Ohio Ag Blogs

The beauty in the response

By Matt Reese

As long as this old world continues to spin, terrible disasters will happen. Each one of the disasters we have seen unfold in recent weeks has been devastating in its own way, but amid the loss are the uniquely inspiring efforts of the people who step in and help. The glory, the beauty and the kindness of the situations are demonstrated in the hearts, hands and generosity of those who respond. 

Severe weather moved through central Ohio early in the morning of Feb. 28, 2024, causing significant damage in several parts of rural Ohio and the Columbus area. With wind speeds up to 135 miles per hour, the National Weather Service reported several tornadoes touching down, including two EF2 tornadoes and damaging straight line winds. Some of the worst damage was in Clark and Madison, Franklin, and Licking counties. In Clark and Madison counties, homes and barns were severely damaged on the tornado’s path over 19 miles.… Continue reading

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Autumn harvest beauty

By Matt Reese

What a beautiful, almost unprecedented stretch of nearly ideal harvest weather! After a late start to harvest, great weather through most of the first half of October allowed Ohio’s farmers to make up the difference and catch up to the 5-year average harvest progress for Ohio. By Oct. 16, 24% of Ohio’s corn was harvested for grain, compared to the 5-year average of 25%. On the same date, the state’s soybeans were 51% harvested in 2022 and the 5-year average was 52%, according to the USDA NASS Ohio Field Office. The timing of this big push for harvest progress coincided with some stunning fall foliage around Ohio. With so much potential for beautiful autumn harvest photos out there (and many cell phones handy for capturing them), we asked for folks from around the state to send us some. There was a tremendous response with so many beautiful photos! I wanted to share a few on this page.… Continue reading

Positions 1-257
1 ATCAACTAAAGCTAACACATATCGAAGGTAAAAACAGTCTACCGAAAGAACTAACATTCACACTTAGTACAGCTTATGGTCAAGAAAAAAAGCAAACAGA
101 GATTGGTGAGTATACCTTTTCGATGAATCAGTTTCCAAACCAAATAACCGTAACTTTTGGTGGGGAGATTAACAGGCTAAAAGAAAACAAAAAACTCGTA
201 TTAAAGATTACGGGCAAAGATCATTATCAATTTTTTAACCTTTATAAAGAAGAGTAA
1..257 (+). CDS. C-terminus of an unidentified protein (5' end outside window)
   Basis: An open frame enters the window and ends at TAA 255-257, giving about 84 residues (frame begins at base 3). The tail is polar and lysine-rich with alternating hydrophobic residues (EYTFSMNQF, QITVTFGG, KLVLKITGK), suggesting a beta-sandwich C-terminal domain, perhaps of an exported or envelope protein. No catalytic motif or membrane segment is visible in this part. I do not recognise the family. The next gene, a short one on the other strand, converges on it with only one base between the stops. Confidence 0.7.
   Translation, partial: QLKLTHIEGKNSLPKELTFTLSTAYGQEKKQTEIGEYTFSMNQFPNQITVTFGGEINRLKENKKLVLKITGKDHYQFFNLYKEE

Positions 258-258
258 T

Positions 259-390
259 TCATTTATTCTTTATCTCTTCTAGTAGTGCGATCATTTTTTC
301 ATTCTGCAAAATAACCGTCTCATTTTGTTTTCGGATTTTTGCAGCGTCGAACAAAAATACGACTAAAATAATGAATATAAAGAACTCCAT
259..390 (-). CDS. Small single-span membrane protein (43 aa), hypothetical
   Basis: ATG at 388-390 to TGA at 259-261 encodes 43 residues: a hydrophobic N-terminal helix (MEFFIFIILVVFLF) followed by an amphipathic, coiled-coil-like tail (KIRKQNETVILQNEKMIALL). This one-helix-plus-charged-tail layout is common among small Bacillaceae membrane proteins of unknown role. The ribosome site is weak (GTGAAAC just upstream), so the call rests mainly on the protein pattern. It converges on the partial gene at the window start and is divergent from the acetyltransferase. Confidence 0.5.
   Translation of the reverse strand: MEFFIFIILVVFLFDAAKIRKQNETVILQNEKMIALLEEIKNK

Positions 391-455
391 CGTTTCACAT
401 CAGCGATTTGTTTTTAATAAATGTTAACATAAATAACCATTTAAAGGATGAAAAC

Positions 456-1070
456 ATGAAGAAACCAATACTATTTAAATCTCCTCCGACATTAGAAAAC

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Ohio Ag Blogs: Click on Over

First it was Facebook, then Twitter. Now blogs are becoming a way the agriculture community communicates to the public and with each other.

At Acorns for Thought, hog farmer Charles Wildman uses his blog to communicate his views on food production to the public. He says Facebook, Twitter and blogs are all important. With limited characters on Facebook and Twitter, his blog allows for a fuller explanation of his thoughts.

His son Sam Wildman, a student at Ohio State ATI has also started blogging. Reflections from a Country Boy is where he shares his thoughts on issues affecting agriculture and their farm.

United Landmark agronomist Auggie Smith uses his blog to better communicate with his growers and provide up to the minute data on issues affecting the crop in his area. His biggest challenge though? Time. He tries to update his blog regularly, but admits sometimes its hard to find time during the busy growing season.… Continue reading

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